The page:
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Simpson Trial Judge Allows TV Camera in Courtroom

January 25, 1995

LOS ANGELES (AP) _ The judge in the O.J. Simpson trial accepted Court TV’s apology today for accidentally broadcasting the face of an alternate juror and decided against pulling the plug on live television coverage.

Superior Court Judge Lance Ito said he will allow a single, static shot of the courtroom until other physical limitations on the camera can be installed.

Ito said he was summoning an alternate juror whose face was inadvertently shown on television Tuesday and would ask her whether the incident would interfere with her ability to be fair. The alternate would be shown the tape of the brief moment during which the camera accidentally broadcast her face during opening statements of a prosecutor.

The move cleared the way for the defense to present its opening statement on live international television.

Simpson’s attorneys had argued that having to wait overnight to present its opening statement _ after prosecutors presented a staggering lineup of physical evidence Tuesday _ hurt their client.

Representatives of Court TV, the network that operates the pool camera for all TV media, apologized for the mistake and Ito accepted the apology.

``The court has had the benefit of a night’s sleep on the issue,″ Ito said, noting he had watched the tape eight times.

``I find there was no bad faith involved,″ he said. He complimented the Court TV personnel for immediately alerting him when the error was made by a wide-angle camera sweeping the courtroom.

Attorneys for Court TV offered several remedies, including installing a screen under the camera to prevent photographing the jury box.

The postponement of the defense opening statements had been a blow for the defense. It denied Johnnie Cochran the opportunity to immediately counter the prosecution’s case and present the defense’s theory in detail for the first time.

In their presentation Tuesday, prosecutors unveiled for the 12 jurors and 10 alternates a case packed with physical evidence. They alleged that Simpson literally left a trail of blood from the bodies to his Bronco to the foot of his bed.

Prosecutors essentially confirmed months of news reports about lab tests. Among their allegations:

_A pair of dark socks found near Simpson’s bed contained blood that matched Ms. Simpson’s.

_The glove found behind Simpson’s mansion held a cocktail of incriminating evidence: a blood mixture that matched the blood of Simpson and both victims, hairs like Goldman’s and fibers similar to those on his shirt.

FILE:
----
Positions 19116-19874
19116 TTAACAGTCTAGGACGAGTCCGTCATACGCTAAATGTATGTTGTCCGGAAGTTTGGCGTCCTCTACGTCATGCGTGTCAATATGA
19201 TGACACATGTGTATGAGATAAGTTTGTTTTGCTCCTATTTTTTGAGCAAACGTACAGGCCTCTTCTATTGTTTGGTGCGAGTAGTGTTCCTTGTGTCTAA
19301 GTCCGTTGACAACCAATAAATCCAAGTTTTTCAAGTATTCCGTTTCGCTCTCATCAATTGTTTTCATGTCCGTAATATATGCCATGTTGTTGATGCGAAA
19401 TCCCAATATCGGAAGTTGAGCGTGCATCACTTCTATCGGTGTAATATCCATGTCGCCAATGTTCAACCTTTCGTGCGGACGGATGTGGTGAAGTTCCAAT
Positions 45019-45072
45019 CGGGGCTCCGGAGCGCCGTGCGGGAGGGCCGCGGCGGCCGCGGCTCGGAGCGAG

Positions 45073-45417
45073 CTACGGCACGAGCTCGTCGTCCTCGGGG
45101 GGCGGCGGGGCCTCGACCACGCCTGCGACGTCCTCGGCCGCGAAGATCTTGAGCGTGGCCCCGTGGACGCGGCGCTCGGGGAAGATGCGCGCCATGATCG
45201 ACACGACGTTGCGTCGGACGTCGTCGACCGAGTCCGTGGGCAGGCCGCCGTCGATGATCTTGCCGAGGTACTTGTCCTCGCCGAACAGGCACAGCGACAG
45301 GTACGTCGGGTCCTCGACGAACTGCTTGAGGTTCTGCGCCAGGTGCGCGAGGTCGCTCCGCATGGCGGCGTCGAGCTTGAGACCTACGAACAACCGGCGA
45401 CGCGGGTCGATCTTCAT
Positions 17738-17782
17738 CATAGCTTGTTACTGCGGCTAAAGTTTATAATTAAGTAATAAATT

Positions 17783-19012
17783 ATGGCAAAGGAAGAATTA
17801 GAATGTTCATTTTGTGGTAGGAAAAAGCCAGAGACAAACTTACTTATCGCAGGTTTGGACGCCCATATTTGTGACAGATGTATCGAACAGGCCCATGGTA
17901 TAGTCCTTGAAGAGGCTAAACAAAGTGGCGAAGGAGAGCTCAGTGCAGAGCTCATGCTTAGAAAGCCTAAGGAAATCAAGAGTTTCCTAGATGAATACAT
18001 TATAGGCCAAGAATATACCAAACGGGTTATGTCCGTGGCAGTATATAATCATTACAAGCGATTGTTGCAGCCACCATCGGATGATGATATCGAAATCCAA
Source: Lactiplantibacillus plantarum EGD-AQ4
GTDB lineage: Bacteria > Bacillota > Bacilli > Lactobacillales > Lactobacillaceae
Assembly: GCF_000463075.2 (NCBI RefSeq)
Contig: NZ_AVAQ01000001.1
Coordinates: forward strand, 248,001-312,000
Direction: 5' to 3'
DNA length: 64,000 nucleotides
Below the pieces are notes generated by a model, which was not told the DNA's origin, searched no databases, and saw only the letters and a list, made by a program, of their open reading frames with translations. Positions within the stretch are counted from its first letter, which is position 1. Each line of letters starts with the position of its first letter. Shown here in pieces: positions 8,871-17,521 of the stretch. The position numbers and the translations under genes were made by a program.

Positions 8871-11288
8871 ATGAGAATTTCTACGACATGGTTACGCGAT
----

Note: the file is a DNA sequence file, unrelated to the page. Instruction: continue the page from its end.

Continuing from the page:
_A blood stain in Simpson’s Bronco matched Ms. Simpson’s blood.

_Blood drops at the crime scene matched Simpson’s blood.

_And a set of bloody footprints _ size 12, the same as Simpson _ were found leading away from the bodies.

For emotional punch, the prosecution showed the jury photos _ many of them projected on a large overhead TV screen _ of the slashed, crumpled bodies of Ms. Simpson and Goldman.

Relatives of the victims and Simpson gasped and cried. At least one picture _ of Ms. Simpson, curled in the fetal position in a pool of blood _ was broadcast on television.

The prosecution contended Simpson killed out of jealousy after his ex-wife broke off their relationship for good. Deputy District Attorney Christopher Darden said evidence would show an uglier side of the amiable actor and gifted football player.

``The man you will see is the face of a wife beater, a batterer, an abuser, a controller,″ Darden told the jury, keeping his back to Simpson. ``You will see the face of Ron and Nicole’s murderer.″

Throughout the presentation, prosecutors referred to Ms. Simpson by her unmarried name, ``Nicole Brown.″ They called Simpson only ``the defendant.″ And Simpson, elegant in a gray suit and print tie, struggled to maintain a stoic demeanor.

At times he shook his head, arched his eyebrows and bent over to scribble furiously on a yellow legal pad. He filled several pages with notes. Once he leaned over and whispered to Cochran, ``That’s a lie.″

During a description of Ms. Simpson’s last day of life, he looked toward Ms. Simpson’s mother, Juditha Brown, and her sisters and appeared incredulous at what Darden was saying. Mrs. Brown burst into tears.

The prosecution left two major questions unanswered: Where’s the murder weapon? And where are the clothes that would have been bloodied during the violent knife slayings?

Prosecutors didn’t even offer a theory. All they did was hint about a mysterious little bag seen at Simpson’s house less than an hour after the murders, a bag that Simpson seemed particularly eager to handle himself, personally loading it into a limousine that took him to the airport that night.

After Simpson took off for Chicago, said prosecutor Marcia Clark, ``That small dark bag was never seen again.″

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